This is usually the first line of defensethe most comfortable and most familiar, the "I'll just try to change her" approach. Cindy and Tess seem to be stuck in this approach. Both partners will try this approach as often as they can get away with it, but they usually have different styles. There's the overt style, which Cindy seems to be using. She's directly telling Tess what's best for her. And there's the covert style. Tess is more covert, it seemsthe "I'll just withdraw until she gets tired of asking me" approach. Whether its overt or covert, the goal is still the same. Let's see who can control this situation. Although this approach often has some short-term gains, in the long run, it's a relationship Dead End. Before you know it, Tess will withdraw right out the front door with her suitcase in hand.
Approach Number Two
When persuasion, pleading, and ultimatums don't work, many couples will turn to compromise or negotiation. "Okay," says Cindy, "if you agree to come to at least one Ground Zero meeting, I'll agree to clean the house for the next five years." Or, "I've got an idea," says Tess, "you get off my back about this, and I'll do your laundry for the rest of my life." Now some relationship differences might really lend themselves to approach number two: for instance, if you're fighting about which restaurant to eat in tonight, which TV show to watch, which vacation to take. Compromise, negotiation, even capitulation can work when neither partner is required to give up or lose what she feels to be a vital part of herself. Tess and Cindy's problem, however, does not appear to fall into this category. They both seem to have too much to lose here.
Approach Number Three
This approach is designed for struggles in which one, if not both partners, feel that their very survival is at stake. By survival, I mean a perceived sense of loss of love and/or loss of self. True or imagined, such losses might feel life threateninglike you really might die. Survival issues are often at the root of relationship struggles. They are what make us feel so entrenched in our positions.
I wonder whether survival issues aren't at the bottom of Tess and Cindy's problems. For instance, it sounds as if Tess feels very threatened by the idea of coming out. Does Tess fear rejection by her parents? Loss of job? Fear about physical safety? Does Tess fear loss of self if she gives in to Cindy's demands? And what about Cindy's survival issues? She sounds pretty threatened, too. Could Cindy fear the loss of Tess's love now that their interests are in conflict? Does Cindy feel scared and alone out there in the world without Tess? How safe does Cindy feel now that she is out of the closet? Is she as comfortable as she professes? I don't know. I'm only guessing.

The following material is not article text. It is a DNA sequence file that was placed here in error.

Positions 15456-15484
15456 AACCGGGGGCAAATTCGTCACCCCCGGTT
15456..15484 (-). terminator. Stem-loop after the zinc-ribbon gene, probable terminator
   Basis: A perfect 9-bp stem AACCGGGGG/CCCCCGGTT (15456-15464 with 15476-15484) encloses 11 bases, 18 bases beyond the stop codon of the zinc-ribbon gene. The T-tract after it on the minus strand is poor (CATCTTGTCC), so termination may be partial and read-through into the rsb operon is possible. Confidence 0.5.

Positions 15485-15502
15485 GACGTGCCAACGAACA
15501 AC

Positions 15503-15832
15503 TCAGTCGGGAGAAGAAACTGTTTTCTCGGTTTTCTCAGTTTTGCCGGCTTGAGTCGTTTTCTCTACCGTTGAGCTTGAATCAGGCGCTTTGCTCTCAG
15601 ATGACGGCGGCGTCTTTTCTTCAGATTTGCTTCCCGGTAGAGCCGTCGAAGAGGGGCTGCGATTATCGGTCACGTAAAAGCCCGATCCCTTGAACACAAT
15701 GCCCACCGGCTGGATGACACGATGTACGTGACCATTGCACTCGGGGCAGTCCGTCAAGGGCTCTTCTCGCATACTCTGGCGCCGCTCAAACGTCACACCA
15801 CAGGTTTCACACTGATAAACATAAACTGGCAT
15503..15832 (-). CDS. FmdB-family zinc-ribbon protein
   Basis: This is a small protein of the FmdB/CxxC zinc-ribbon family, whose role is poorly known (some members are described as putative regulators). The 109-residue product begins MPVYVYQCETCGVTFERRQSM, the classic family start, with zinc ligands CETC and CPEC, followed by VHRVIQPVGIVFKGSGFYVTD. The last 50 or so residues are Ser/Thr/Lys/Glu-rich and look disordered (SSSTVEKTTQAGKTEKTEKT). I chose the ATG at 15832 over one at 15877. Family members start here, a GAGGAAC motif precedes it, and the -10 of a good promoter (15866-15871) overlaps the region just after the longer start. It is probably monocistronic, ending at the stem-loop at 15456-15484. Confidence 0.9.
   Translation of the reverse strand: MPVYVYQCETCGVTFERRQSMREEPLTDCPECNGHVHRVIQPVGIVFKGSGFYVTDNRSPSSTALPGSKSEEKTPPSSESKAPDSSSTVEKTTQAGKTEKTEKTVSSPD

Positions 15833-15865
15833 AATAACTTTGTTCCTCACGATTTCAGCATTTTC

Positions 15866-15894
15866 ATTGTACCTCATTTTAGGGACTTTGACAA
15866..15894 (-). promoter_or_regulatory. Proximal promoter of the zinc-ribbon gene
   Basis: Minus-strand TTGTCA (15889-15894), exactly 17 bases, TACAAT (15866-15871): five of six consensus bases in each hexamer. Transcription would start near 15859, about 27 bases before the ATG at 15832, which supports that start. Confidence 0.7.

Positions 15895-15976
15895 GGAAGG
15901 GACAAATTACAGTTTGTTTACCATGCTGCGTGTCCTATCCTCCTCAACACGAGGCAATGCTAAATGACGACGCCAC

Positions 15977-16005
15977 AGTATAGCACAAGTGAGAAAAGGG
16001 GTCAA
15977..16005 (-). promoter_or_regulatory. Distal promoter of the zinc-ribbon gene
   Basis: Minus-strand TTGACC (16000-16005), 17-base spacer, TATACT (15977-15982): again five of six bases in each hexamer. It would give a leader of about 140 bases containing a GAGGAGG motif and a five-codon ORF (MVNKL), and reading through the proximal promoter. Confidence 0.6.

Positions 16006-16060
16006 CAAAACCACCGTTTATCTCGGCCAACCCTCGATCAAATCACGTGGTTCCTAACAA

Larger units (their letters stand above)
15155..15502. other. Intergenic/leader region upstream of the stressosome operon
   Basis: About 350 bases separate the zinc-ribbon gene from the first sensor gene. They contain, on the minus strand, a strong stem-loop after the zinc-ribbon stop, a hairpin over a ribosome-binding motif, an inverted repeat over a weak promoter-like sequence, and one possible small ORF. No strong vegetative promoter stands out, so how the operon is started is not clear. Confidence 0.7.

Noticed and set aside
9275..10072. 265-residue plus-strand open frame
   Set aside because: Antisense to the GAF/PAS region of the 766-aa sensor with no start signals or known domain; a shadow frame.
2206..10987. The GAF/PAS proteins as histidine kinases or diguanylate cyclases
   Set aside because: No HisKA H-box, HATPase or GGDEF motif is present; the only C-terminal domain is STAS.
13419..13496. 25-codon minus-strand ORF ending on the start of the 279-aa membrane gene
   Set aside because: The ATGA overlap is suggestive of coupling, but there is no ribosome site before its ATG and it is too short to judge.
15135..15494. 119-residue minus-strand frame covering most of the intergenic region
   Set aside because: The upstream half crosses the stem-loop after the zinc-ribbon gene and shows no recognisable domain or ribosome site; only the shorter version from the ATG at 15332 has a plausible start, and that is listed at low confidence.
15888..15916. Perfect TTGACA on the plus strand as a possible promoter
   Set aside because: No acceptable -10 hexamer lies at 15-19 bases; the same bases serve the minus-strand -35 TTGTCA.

What I do know is that this kind of relationship polarity calls for great understanding, compassion, and acceptance of each other. It presents a challenge and an opportunity to more deeply connect to each other through getting in touch with the feelings that underlie the positions and the polarity. Herein lies one of the greatest relationship toolsa genuine willingness to know yourself and your partner on a deeper level. If I were Cindy, I would want to know what Tess is afraid of losing. Is she really afraid of coming out and, if so, why? Is Tess afraid of losing herself to Cindy, and what would make her afraid of that? Is it true that Tess is shy and her self-esteem is low? If true, how did that happen? If I were Tess, I would want to know why this issue is so important to Cindy. What was keeping Cindy in the closet before Amendment 2? Why is it that Cindy feels better about herself now that she is out? What does it feel like for Cindy to be in the movement without her partner? How confident is Cindy in Tess's love? What does Cindy feel she would gain by Tess's involvement? What is it that Cindy is afraid of losing?
So, my advice to Tess and Cindy: Don't resist the polarity, embrace it. Your relationship struggle is ripe with opportunity. You can choose to use this difference to polarize and misalign or you can choose to use this difference to deepen your connection and realign. Which will it be?
And how about the rest of you out there? How are you choosing to use the polarities in your relationships?
In the meantime, don't ever forget, your love matters.